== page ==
A Focused Addiction Curriculum and Its Impact on Student Knowledge, Attitudes, and Confidence in the Treatment of Patients with Substance Use
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Assessment of attitudes towards addiction in medical students has largely gone unexplored. This study examines the impact of a supplemental substance use disorder curriculum in the psychiatry clerkship on medical student attitudes towards addiction.
The curriculum was only administered to students at one clerkship site. Subsequently, medical students were surveyed across all sites regarding their attitudes towards addiction.
The survey response rate was 37.5% (N = 75/200), with 25 (33%) completing the supplemental addiction curriculum. In bivariate analysis, medical students receiving the curriculum were more likely to express confidence in managing patients with alcohol and opiate use disorders (T = 2.01, p = 0.05) and were more knowledgeable about Alcoholics Anonymous (AA) as a treatment option available to patients (T = 2.27, p = 0.03).
A supplemental addiction curriculum can improve medical student confidence in managing substance-using patients as well as improve knowledge of AA.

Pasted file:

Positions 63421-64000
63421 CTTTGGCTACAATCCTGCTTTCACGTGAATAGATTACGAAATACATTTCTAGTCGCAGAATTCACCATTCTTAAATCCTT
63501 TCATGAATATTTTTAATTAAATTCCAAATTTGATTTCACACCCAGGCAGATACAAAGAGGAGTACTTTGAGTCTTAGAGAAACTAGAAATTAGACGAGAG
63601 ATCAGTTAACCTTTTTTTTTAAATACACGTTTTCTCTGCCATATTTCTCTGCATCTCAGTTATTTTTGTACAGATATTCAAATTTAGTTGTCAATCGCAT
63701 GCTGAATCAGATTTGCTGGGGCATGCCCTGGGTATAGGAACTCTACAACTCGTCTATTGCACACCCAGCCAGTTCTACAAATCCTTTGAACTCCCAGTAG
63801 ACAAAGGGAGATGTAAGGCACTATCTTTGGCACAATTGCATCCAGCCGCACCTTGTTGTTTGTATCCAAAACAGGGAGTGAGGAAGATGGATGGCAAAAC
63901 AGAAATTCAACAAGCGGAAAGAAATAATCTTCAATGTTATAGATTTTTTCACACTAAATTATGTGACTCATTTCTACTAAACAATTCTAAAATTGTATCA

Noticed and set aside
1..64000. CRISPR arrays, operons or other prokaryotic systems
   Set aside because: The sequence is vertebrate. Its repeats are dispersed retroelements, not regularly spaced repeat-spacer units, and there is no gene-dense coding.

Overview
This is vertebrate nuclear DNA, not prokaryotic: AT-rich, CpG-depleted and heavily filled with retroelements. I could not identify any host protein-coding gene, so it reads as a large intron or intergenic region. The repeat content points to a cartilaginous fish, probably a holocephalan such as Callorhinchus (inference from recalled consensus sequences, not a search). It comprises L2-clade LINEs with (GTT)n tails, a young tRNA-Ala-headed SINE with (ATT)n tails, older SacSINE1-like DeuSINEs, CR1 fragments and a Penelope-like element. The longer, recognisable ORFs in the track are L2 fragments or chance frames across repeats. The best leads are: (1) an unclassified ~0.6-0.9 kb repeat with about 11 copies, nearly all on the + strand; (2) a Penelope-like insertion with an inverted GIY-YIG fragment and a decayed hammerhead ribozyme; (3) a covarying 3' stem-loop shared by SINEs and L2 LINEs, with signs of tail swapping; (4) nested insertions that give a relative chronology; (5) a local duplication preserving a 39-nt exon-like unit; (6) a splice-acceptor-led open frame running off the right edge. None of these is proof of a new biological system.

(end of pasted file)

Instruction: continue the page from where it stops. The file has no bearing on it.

KeywordsAddiction Curriculum Attitudes Medical student
We appreciate the assistance of Dr. Beth Grunschel, addiction psychiatrist, in selecting a medical student to be the recipient of a prize following participation in an online survey.
Compliance with Ethical Standards
The Human Subjects Committee at Yale University School of Medicine, New Haven, CT, reviewed and provided exemption for this study. The online survey used in this study was completed anonymously and results were not viewed until the end of the. Survey questions had no questions that could identify any particular individual based on his or her responses. The selection of a medical student for a prize (given out to those who participated in the study) was conducted by someone not involved in the study design or analysis.
In addition to the above information contained in “compliance with ethical standards,” a written consent was stated in the body of the email that contained the survey link that was emailed to medical students. They were informed by way of this written consent that their completion of the survey constituted their consent to participate.
On behalf of all authors, the corresponding author states that there is no conflict of interest.
There was no funding for this study. The amazon gift card was paid for by Dr. Brian Fuehrlein.
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